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The Rebel Raiders: The Astonishing History of the Confederacy's Secret Navy

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  • Anonymous

    Posted March 23, 2003

    Astonishing is an Understatement

    Astonishing revelations fill this book. Perhaps you thought that the American civil war was fought in America and was decided at Gettysburg. The story is not so simple. The English ruling class favored the South so strongly that they flaunted their own laws and found ways for the Confederacy to build and outfit raiders in England. These few raiders destroyed the American whaling fleet and ran insurance rates so high that the American mercantile fleet was driven from the seas (and suffers to this day). The cotton textile industry in England was in disaster. Workers were naked and hungry. The ruling class was on the verge of recognizing the South and forcing an armistice on the two parties. Then the North launched the most effective barrage of the war. Charity in the form of food and clothing came from the North to the unemployed textile workers in England. The English under class, against their own short-term interest made its voice heard, and England remained neutral. Chap 1. Montgomery: Mallory, the Confederacy's Secretary of the Navy selects James Bulloch to build a raider navy in England. Mallory has never met nor heard of Bulloch, but on the recommendation of a mutual friend (Judah Benjamin, the Attorney General) and a brief interview decides Bulloch is the man. It was an excellent choice. Astonishing. Chap 2. Liverpool: Bulloch arrives in Liverpool unexpected and with no credentials. He presents himself to a man he has never met, Charles Prioleau, the managing director of the Confederacy's unofficial English bank, who agrees to fund the venture. Astonishing. Prioleau introduces Bulloch to an English lawyer who sets about gutting English law to allow the building of warships, on the grounds that warships without guns aren't warships. Astonishing. Do these guys know a secret handshake? Chap 3. Number 290: Bulloch contracts the building of warship 290. Obviously a warship, but without weapons, the customs inspector ignores it. Chap 4. Nemesis: American Quaker, Thomas Dudley comes to England to oppose Bulloch. Chap 5. The Enrica: 290 is named Enrica. Dudley and Bulloch vie. Chap 6. The Passmore Affidavit: William Passmore, English able seaman attests that he was recruited to join the 290, with clear understanding that it was a warship for the South. This is clearly against English law. Chap 7. Escape: The English drag their feet and Bulloch barely gets Enrica out of England. Chap 8. Terceira: Enrica receives her guns and supplies in a neutral port. Semmes takes command. The ship becomes CSS Alabama. Chap 9. First Blood: American whalers around Azores are destroyed by Alabama. Chap 10. The Grand Banks: more destruction. Chap 11. Off the Georges Bank: and more destruction. Chap 12. The Pirate Semmes: battle in the press. Chap 13.'An Instance of Sublime Christian Heroism' : England is close to meddling in US affairs. Not so astonishing if you are the biggest baddest nation on the planet. America sends charity to England. The English working class wins one for Lincoln. Astonishing. Chap 14. USS Hatteras: Semmes lures Union gunboat USS Hatteras out into the Gulf of Mexico, sinks it, and rescues survivors. Chap 15. Straws in the Wind: CSS Florida joins the war. Chap 16. Brazil: more ships seized. CSS Georgia joins the battle. Semmes turns a captured ship into his auxiliary vessel. Chap 17. The Laird Rams: At Laird's, Bulloch is build two seagoing ironclad rams that could pulverize the Union Navy's wooden ships, shell Union harbors, and turn the tide of the war. Congress debates whether to authorize a raider war on British mercantile shipping. The British begin to wonder about the beast they unleashed. They need not worry for about half a century. The US cabinet considers sending a squadron of ships to destroy the rams at dock. US envoy Adams informs Lord Russell that there will be war if the rams put to sea. Russell detains the rams. Chap 18. Simon's Bay: CSS Alabama is gettin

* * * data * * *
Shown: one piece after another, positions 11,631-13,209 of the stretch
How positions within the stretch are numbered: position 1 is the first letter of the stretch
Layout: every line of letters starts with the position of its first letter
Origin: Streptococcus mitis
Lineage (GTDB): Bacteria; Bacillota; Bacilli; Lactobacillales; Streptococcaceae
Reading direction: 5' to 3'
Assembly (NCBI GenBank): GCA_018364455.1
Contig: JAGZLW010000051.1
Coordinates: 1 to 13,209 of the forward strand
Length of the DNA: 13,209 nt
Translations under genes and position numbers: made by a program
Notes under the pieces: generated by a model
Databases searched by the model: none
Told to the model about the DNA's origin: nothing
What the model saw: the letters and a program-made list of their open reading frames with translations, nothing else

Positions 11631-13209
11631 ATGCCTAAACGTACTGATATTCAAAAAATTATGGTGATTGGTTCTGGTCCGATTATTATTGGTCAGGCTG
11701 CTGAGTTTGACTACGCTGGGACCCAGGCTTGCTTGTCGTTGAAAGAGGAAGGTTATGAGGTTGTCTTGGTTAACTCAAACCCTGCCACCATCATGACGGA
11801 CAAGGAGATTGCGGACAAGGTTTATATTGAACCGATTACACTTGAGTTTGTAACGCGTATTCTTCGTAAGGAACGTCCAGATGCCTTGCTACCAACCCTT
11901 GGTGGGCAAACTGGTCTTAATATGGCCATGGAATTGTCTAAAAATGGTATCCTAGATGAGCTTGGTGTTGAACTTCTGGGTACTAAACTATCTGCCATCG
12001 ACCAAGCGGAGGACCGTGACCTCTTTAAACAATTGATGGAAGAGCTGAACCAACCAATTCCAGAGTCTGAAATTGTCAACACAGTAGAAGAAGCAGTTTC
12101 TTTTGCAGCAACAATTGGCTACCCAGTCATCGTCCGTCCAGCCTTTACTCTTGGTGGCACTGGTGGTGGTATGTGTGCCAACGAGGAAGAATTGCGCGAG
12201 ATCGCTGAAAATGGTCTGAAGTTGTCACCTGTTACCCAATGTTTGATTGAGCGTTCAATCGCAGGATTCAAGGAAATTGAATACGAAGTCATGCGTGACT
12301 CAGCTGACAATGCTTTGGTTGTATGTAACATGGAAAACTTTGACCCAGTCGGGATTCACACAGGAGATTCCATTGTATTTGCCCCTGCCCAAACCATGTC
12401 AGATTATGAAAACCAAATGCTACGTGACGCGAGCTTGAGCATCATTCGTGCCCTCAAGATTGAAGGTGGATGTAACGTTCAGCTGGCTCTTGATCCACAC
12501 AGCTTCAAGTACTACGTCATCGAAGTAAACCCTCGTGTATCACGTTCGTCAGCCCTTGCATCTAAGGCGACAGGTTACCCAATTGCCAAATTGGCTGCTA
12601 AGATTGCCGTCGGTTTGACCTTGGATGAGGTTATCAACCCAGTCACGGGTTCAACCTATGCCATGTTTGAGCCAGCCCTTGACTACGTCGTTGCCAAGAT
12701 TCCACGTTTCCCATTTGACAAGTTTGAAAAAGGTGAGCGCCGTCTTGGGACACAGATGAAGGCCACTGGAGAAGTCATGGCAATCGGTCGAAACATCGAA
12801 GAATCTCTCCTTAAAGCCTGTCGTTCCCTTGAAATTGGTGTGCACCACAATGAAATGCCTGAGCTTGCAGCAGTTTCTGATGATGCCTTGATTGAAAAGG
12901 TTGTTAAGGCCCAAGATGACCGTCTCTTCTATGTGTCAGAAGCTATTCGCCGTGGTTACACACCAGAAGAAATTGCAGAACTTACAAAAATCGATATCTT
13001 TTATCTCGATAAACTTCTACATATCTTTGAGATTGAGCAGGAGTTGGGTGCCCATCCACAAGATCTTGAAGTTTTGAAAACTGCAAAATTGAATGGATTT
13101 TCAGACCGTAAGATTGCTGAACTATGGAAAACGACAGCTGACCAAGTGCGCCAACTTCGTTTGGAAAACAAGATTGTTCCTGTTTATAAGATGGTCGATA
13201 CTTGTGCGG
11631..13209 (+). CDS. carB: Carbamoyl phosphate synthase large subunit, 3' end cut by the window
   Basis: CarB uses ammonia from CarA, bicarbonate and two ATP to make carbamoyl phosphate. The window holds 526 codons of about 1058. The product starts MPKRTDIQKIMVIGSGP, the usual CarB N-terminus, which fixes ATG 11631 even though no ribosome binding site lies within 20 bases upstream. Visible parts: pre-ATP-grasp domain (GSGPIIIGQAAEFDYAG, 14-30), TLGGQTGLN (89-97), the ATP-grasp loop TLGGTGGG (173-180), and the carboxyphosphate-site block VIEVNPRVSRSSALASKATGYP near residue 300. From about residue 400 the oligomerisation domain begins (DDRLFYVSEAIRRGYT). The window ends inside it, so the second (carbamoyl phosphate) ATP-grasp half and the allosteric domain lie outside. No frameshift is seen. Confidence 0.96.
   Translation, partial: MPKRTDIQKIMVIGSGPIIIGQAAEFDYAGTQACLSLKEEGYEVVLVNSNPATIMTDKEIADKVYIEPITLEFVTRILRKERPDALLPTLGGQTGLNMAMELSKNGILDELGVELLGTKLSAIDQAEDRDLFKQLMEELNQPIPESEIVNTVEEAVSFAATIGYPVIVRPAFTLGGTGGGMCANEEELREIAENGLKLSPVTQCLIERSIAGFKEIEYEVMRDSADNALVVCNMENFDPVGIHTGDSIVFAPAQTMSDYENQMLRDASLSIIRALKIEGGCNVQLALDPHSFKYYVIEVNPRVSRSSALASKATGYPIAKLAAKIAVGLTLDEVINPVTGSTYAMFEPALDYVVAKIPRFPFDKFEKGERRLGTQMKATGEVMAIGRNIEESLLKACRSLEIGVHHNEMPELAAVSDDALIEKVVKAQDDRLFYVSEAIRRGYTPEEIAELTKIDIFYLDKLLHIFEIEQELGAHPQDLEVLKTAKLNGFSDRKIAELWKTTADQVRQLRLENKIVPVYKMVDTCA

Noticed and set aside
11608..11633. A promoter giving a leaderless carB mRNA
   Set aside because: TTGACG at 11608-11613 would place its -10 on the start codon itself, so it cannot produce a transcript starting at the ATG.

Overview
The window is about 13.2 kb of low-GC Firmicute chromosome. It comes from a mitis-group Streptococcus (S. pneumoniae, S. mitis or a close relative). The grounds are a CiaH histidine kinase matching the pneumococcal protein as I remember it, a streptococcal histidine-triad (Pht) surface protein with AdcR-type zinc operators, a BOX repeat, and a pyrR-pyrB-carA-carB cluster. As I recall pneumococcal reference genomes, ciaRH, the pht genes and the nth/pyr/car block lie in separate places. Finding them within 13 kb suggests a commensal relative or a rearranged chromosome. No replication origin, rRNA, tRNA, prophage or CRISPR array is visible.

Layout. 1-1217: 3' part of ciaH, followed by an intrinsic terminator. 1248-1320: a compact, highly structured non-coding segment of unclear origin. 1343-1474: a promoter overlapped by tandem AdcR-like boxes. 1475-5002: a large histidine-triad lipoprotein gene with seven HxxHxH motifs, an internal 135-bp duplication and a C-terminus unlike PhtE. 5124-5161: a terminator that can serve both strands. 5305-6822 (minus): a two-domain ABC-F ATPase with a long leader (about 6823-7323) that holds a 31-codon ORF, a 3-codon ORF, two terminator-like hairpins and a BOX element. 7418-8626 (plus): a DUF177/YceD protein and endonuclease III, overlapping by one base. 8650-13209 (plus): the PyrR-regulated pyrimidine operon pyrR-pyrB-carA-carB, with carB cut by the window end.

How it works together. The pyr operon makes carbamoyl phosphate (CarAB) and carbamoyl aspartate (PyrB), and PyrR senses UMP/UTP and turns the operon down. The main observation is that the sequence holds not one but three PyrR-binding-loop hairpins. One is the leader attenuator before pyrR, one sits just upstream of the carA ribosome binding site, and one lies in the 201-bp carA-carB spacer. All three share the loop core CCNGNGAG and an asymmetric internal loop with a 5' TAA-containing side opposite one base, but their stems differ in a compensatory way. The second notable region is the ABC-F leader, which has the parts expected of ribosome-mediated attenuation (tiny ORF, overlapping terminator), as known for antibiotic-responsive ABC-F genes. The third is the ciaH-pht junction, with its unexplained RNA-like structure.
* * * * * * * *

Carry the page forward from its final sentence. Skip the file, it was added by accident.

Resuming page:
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  • Anonymous

    Posted February 8, 2003

    Good stuff here!

    Naval history as it should be written. Concise, factual, and as page turning as fiction. Particularly articulates how the success of the Confederacy's surface raiders affected relations between Great Britain and the United States. Personally, I would recommend this book to anyone with an interest in Naval and/or Civil War history.

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